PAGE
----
Cloud service providers (i.e., IaaS, SaaS, and PaaS) can vary in their capabilities and resources. Their interactions with data depend on cloud deployment models in a multi-tenant environment. According to Article 26.3a of Decree 53, localizing data raises difficult questions for the long-term growth of digital trade. It restricts multidivisional and geographically dispersed firms and local small-and-medium enterprises from accessing global cloud services. Additionally, the current Draft Decree amending Decree 72/2013/ND-CP requires data center service providers, including cloud providers, to obtain business licenses. It also sets specific standards, rights, and obligations of service providers and their customers. These, however, illustrate the Government’s intent to expand its purview on cross-border data flow and further the control of data sovereignty.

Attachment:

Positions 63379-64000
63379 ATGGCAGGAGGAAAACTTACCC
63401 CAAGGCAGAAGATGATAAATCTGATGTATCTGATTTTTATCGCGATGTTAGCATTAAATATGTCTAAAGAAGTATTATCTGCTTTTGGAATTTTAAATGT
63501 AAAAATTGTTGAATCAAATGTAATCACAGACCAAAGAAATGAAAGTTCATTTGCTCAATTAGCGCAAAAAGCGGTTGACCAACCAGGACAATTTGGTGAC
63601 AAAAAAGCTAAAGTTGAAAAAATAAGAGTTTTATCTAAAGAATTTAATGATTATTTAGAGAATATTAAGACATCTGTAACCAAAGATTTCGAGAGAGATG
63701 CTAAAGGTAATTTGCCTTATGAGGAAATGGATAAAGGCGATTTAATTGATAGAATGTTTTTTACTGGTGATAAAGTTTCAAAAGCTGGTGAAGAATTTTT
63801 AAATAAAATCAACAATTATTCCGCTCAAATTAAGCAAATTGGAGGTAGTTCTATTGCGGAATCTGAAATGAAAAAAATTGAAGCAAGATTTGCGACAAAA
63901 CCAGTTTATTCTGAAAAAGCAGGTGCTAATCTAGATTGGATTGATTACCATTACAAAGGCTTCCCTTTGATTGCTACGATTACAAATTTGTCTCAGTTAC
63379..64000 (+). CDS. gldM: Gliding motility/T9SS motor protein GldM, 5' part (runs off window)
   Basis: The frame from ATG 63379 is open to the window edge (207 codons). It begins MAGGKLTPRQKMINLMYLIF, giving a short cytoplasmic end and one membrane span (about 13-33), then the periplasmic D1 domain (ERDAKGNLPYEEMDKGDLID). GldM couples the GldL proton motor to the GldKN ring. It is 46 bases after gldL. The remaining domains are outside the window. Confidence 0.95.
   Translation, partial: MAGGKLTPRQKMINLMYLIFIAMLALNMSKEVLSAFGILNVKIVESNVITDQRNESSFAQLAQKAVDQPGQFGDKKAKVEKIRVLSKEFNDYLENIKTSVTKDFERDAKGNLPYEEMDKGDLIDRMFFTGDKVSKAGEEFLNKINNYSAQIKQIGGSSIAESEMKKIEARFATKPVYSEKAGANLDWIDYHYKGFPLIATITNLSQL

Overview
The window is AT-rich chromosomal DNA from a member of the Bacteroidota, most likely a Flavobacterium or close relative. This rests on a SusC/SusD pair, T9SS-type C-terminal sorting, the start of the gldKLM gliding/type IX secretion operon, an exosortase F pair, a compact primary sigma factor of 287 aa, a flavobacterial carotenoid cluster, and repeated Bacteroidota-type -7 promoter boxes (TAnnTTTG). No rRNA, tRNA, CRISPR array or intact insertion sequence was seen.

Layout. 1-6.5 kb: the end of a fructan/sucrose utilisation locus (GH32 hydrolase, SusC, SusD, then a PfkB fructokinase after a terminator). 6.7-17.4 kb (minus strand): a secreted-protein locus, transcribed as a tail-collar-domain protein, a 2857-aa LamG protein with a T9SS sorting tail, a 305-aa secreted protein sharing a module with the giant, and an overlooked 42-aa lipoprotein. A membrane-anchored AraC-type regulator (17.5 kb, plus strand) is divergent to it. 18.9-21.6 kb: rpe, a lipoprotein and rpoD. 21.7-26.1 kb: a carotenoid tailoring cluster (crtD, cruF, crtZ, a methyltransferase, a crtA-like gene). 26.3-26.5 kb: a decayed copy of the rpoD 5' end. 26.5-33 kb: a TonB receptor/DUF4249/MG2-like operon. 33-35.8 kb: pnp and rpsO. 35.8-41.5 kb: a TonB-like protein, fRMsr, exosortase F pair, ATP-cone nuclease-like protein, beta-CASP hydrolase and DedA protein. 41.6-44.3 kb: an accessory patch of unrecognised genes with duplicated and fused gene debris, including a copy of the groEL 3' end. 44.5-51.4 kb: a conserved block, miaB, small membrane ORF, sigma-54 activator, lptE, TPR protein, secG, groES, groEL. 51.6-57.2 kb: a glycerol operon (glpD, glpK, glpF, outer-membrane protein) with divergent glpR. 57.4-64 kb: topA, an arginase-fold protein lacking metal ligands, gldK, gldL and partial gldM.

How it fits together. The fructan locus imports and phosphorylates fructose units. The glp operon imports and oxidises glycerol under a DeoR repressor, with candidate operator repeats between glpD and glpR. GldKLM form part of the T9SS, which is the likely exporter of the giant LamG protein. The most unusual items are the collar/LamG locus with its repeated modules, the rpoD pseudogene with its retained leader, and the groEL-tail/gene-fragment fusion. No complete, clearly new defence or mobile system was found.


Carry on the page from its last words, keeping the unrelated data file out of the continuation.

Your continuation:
Though the current regulatory framework needs to better understand cloud environments and their benefit, at present fully, CBDF barriers present obstacles to enterprises at all scales. CSPs face the complexity of the digital ecosystem and the high cost of operating redundant infrastructures. In the end, data localization and centralized security models would increase compliance costs and degrade the ability to provide seamless cloud services across jurisdictions while tampering with cloud sovereignty and operational resilience to fulfill the distribution of multi-customer shared computing resources.